During the 1972 Summer Olympics in Munich, West Germany, eight terrorists disguised in tracksuits, carrying gym bags filled with assault rifles and hand grenades, breached the Olympic Village security. Just before dawn on September 5th, Black September terrorists of the Palestinian Liberation Organization (PLO), managed to enter the building where Israeli athletes were sleeping. Once inside, they murdered one athlete and one coach, taking 9 others hostage.
Thanks to press coverage of the Olympics, audiences around the world watched in horror as the nightmare unfolded on live television. More than 900 million watched the terrorist attack unfold on their home TVs. Terrorists armed with assault weapons wearing black ski masks patrolled the apartment balcony. It was the first time a terrorist act took place during an Olympic games.
Black September demanded the release of 234 Arab prisoners held in Israeli jails, and negotiations took an agonizing 23 hours. When authorities finally attempted a botched rescue attempt, all nine hostages were killed by the terrorists, along with five Black September members and one West German police officer. How could such a thing have happened during an Olympics, the symbol of world peace through athletics?
The 1972 Munich Olympic Games were supposed to be joyous.
West Germany was set to celebrate an international sporting festival of peace. Over a quarter century after World War II had been unleashed by Adolf Hitler and the Nazis, West Germany wanted to present itself as a modern, democratic state. Reminders of the 1936 Berlin Summer Olympics, with its heavy Nazi propaganda, were a distant memory.
Less than 30 years after the Holocaust, when approximately 6 million Jews were murdered in Nazi Death Camps, Israel was going to the Munich Olympics with its biggest team ever. The significance was not lost on anyone. Several of the older team officials were Eastern Europeans, still bearing the arm tattoos from Nazi concentration camps.
The West German government wanted to downplay any military presence. Hailing the event as “The Games of Peace and Joy,” they avoided uniformed soldiers and police for unarmed guards. Israeli officials voiced concerns about the obvious lack of security at the Games. Nevertheless, Munich introduced the first-ever Olympic mascot, the dachshund “Waldi,” and its official motto, “The Cheerful Games.”
It certainly started out that way. American swimmer Mark Spitz, with his thick black mustache won 7 gold medals, setting world records in all seven of his events. He became the undisputed star of the Munich games. The image of Spitz with 7 gold medals on his bare chest was everywhere. It was a feat that stood for decades, surpassed only by American Michael Phelps at the 2008 Beijing Summer Games.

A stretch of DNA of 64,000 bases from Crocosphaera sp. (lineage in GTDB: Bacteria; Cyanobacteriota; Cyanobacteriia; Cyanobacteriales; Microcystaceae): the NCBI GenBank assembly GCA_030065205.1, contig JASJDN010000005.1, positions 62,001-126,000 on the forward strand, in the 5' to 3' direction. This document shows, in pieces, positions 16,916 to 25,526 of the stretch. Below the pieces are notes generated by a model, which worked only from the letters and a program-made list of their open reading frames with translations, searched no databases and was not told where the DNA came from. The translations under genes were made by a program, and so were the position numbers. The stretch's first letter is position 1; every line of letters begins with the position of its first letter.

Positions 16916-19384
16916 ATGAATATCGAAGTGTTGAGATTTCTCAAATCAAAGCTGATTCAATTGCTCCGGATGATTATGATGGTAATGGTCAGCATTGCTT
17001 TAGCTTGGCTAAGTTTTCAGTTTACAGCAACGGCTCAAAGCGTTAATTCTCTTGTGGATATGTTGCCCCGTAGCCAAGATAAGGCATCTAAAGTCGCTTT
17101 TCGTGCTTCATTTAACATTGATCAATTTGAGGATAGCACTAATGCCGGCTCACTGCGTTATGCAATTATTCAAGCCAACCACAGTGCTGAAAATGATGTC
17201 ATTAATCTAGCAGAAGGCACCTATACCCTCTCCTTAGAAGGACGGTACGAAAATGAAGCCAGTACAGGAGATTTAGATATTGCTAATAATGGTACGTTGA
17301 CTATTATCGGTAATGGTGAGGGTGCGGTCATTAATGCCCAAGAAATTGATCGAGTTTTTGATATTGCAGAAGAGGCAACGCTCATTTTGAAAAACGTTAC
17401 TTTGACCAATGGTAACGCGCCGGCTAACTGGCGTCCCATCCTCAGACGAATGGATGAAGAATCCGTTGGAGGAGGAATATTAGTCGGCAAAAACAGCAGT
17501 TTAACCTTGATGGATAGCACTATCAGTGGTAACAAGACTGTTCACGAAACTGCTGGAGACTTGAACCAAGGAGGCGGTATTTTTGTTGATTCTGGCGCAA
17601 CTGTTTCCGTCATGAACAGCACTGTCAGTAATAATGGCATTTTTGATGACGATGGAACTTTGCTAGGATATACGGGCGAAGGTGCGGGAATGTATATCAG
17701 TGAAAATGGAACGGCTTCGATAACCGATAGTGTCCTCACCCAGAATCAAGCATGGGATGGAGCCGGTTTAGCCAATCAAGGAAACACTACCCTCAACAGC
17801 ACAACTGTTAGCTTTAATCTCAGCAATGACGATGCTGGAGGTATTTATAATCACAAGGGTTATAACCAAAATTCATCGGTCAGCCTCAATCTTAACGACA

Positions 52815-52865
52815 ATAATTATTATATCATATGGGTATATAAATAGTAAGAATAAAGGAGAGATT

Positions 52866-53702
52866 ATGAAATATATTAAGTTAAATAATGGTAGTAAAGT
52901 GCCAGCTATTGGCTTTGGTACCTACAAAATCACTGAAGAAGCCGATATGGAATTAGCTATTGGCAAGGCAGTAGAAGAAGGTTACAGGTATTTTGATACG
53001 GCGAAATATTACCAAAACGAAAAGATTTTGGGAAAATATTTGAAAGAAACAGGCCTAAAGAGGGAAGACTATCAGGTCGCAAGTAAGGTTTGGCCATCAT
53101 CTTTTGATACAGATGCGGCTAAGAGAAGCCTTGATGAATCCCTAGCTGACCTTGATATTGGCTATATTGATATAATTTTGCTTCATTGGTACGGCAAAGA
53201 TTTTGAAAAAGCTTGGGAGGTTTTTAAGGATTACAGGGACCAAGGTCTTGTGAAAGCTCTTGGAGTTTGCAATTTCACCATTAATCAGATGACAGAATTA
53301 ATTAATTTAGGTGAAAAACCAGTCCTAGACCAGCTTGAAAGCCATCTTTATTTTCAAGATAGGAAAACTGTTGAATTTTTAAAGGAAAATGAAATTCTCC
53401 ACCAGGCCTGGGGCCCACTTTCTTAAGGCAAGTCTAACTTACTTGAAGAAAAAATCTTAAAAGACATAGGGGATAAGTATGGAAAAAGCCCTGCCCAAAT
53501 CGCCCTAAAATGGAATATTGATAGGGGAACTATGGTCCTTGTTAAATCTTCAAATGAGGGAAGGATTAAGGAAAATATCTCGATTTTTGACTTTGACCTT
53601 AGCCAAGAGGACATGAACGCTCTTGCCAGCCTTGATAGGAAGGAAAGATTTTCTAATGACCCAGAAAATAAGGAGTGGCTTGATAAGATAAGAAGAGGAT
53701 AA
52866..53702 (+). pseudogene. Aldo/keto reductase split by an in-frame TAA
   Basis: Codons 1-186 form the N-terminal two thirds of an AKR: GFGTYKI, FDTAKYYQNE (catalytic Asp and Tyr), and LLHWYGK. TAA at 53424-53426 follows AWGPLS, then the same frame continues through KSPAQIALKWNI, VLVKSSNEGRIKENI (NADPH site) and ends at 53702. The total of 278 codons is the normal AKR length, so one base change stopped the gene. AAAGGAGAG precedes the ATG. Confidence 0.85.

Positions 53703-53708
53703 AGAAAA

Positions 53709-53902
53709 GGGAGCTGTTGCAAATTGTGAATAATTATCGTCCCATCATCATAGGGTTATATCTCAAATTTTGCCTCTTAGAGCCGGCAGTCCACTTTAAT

The excitement continued with the surprising Soviet gymnast Olga Korbut. The sixteen year old “Sparrow from Minsk” came out of nowhere and soared to three gold medals in the balance beam, floor exercise, and team competition. Her acrobatic and athletic show helped revolutionize women’s gymnastics, ushering in a new era of popularity. Every little girl in the world wanted to be Olga Korbut.
Lastly, there was the infamous men’s basketball final game. The US team of college stars suffered its first-ever loss in the final seconds, by 1 point to the Soviet Union, at the height of the Cold War. The game remains one of the most controversial in Olympic history due to multiple questionable calls in the last few seconds. The US team boycotted the medal ceremony and still refuses to claim silver.
For 10 days, the Munich Summer Games continued and were indeed joyous and cheerful. But behind the scenes, there were still questions regarding lax security. The early 1970s were overshadowed by numerous airplane hijackings by terrorists. The Munich police could have been better prepared for what was to come.
The Summer Games came to an abrupt the morning of September 5th.
On Monday evening, the Israeli athletes enjoyed a night out, watching a performance of Fiddler on the Roof, then dining out with the Israeli star of the musical, before returning to the Olympic Village. At 4:35 am early Tuesday morning, 8 members of the Black September terrorist group, disguised as athletes, scaled a chain link fence and entered the village.
They forced their way into the Israeli athletes’ quarters, apartments 1 and 3. Two team members, weightlifter Yossef Romano and wrestling coach Moshe Weinberg, attempted to fight back, only to be shot and killed. The terrorists collected nine other Israeli team members as hostages, tightly binding their hands and feet. Following the shots, chaos erupted at the Olympic village and the Munich police were called.
Black September demanded the release of 234 Palestinians and Arabs imprisoned in Israeli jails. To prove their intent, they tossed the bullet-ridden body of Weinberg out the main door onto the street. They kept the bloody body of Romano at the feet of the athletes as a grim reminder to remain submissive. The terrorists set a 9AM deadline for release of the political prisoners. Failure to meet it, they said, would result in 1 hostage being executed every hour.
Thanks to the Olympic TV and press coverage, soon the entire world knew.
The image of black masked kidnappers with assault rifles quickly spread across the globe. Munich’s law enforcement was woefully unprepared. They were trained for everyday crimes, not military trained terrorists. With no counter-terror unit, the West German government took control of the negotiations, along with Munich’s Police Chief Manfred Schreiber. But they did not have a cohesive plan. Hours of negotiation ensued, with much of the drama unfolding on live television.
West German negotiators were inclined to give in to the terrorist demands, but Israel leaders in Tel Aviv adamantly refused, stating there would be absolutely NO negotiations.
“If we should give in, then no Israeli anywhere in the world can feel that his life is safe.”Israeli Prime Minister Golda Meir